- Ocado, the British e-grocer that last year forged a fulfillment partnership with Kroger, will begin testing a new one-hour delivery service called Zoom in London next month. The company, which focuses on large orders delivered from its massive automated warehouses, aims to make the service available to retailers licensing its technology, including Kroger.
- The program will run out of an automated micro-fulfillment center that stocks around 10,000 products and is supplied by Ocado's larger warehouses. Zoom will target small and medium-sized orders and carry a larger fee than its standard service.
- Separately, an Ocado fulfillment center in southern England sustained significant damage following a fire that broke out early Tuesday. The 240,000-square-foot facility processed around 30,000 orders weekly and accounted for 10% of the company's capacity in England. The cause of the fire is unknown at this point.
Zoom could provide an important missing link for Kroger's e-commerce future. Ocado's large warehouses, like the one currently under construction just outside Cincinnati, fill large orders at a low cost. But the system is geared toward the stock-up shop, which many Americans are moving away from. The orders also take hours to fill and ship, which is too slow for the many shoppers that want delivery on-demand — particularly shoppers in population-dense areas where the economics of delivery are most favorable.
According to consulting firm Capgemini, just 19% of grocers globally offer two-hour delivery, but 55% of consumers say having this feature would increase their loyalty towards a retailer.
Whole Foods, notably, offers free two-hour delivery to Amazon Prime members in 60 markets nationwide. That expansion is no doubt weighing on Kroger, which has significant overlap with Whole Foods stores. According to data sent to Grocery Dive from Wolfe Research, 31.6% of Kroger stores are located within at least five miles of a Whole Foods store; just under 5% have one that's a mile or less away.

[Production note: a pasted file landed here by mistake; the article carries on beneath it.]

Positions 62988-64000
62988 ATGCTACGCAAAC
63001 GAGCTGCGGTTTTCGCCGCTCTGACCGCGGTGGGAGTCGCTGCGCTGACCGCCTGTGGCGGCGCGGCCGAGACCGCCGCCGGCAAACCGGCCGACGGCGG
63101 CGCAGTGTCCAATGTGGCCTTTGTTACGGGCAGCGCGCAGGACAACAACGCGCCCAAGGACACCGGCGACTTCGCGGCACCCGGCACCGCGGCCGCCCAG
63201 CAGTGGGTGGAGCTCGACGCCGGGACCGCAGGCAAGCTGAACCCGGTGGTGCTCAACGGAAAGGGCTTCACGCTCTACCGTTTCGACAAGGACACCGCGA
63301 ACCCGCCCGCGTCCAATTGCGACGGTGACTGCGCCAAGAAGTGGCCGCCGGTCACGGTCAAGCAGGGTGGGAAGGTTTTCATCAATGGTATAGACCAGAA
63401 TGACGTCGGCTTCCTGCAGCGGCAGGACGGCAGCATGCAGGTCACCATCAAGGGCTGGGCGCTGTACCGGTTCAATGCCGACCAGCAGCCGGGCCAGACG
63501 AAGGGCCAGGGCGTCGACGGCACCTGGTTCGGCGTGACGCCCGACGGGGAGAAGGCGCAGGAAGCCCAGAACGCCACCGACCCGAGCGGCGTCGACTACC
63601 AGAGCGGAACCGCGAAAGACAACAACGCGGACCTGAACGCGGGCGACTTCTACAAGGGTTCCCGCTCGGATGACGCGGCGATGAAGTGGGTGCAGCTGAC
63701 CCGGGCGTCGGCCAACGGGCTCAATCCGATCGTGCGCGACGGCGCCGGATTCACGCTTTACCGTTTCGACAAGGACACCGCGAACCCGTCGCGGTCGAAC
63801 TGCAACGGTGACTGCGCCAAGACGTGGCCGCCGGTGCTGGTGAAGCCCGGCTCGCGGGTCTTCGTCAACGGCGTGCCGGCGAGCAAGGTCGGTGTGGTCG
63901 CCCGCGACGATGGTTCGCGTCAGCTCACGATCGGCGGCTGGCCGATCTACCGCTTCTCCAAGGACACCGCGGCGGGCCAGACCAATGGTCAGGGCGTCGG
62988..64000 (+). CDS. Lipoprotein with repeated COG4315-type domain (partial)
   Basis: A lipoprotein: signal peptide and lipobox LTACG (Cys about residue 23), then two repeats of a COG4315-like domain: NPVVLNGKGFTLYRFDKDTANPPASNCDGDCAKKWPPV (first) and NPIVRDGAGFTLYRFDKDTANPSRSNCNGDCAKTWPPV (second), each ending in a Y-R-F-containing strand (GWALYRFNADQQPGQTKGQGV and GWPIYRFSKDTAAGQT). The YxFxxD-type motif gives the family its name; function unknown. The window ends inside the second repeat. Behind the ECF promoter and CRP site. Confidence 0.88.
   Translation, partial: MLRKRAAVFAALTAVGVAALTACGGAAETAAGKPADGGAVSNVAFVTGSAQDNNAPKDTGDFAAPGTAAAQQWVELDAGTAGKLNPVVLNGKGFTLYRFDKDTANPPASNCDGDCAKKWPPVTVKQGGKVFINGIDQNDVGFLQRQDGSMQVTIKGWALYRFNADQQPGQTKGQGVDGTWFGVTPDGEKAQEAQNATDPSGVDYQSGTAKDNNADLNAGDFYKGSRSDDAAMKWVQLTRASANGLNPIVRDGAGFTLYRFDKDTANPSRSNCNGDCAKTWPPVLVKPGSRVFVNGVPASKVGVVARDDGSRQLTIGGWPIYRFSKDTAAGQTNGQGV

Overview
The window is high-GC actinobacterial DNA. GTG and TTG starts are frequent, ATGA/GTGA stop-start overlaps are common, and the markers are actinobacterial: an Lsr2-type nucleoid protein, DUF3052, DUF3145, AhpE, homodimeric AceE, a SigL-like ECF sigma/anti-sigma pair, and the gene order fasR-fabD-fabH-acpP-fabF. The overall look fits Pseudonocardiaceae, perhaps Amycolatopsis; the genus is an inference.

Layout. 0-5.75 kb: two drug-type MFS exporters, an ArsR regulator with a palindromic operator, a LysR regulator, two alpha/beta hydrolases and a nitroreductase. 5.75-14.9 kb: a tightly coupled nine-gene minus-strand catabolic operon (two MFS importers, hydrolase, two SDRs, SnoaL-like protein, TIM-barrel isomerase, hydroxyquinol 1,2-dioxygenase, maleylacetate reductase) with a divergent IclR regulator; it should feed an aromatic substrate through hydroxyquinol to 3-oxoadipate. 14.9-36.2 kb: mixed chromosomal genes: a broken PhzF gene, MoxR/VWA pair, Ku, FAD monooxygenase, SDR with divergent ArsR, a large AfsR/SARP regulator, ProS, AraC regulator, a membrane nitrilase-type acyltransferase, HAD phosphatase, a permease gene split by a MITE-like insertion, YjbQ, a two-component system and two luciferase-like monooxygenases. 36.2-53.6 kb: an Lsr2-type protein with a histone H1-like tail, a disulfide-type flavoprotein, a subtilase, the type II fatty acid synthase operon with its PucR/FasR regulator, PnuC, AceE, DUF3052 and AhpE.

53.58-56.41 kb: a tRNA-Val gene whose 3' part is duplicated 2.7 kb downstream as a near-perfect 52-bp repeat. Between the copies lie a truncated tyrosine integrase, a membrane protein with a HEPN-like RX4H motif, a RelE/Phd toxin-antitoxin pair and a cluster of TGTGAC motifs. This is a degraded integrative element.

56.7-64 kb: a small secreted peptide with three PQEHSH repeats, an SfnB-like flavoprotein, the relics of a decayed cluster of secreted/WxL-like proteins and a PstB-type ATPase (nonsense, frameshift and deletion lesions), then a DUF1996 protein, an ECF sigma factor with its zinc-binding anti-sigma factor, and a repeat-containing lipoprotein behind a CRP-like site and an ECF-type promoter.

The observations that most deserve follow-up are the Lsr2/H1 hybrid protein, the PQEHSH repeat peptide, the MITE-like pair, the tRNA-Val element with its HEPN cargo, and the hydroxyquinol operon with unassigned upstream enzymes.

Kroger currently offers on-demand delivery through third-party companies like Instacart, but with many competitors also offering this option and with Kroger betting much of its future on e-commerce, the grocer is under pressure to separate from the herd.
Cost will be a factor, with Kroger having to pay an additional fee for each micro-fulfillment center Ocado builds. If the retailer builds one, possibly two, small fulfillment centers to accompany each of the 20 large-scale facilities it's building in concert with Ocado, those dollars will add up quickly.
In an earnings call this week, Ocado CEO Tim Steiner said the Zoom facilities won't add significant ongoing cost to retailers.
"We can run the warehousing, the micro-fulfillment center, and most critically, the supply chain into the micro-fulfillment center for not significantly more than we can run the large facility," he said.
Another question mark for Kroger is time. The grocer and Ocado have broken ground on the first U.S. fulfillment center, but each facility requires two years from announcement to opening, which means it won't open until late next year at the earliest. And with Ocado still needing to put Zoom through its paces, it's not clear when the on-demand solution would show up stateside for Kroger.
Meanwhile, other grocers are piloting their own micro-fulfillment solutions, including Albertsons and Stop & Shop. On the East Coast, Ahold Delhaize is building scaled-down fulfillment solutions through Peapod, including an e-commerce hub and warerooms attached to its banner stores.
Fulfillment innovations promise to speed up delivery while also bringing down prices. With its Ocado deal, Kroger has a potential game-changer that could deliver a range of order sizes at variable speeds. The question is, will it arrive fast enough?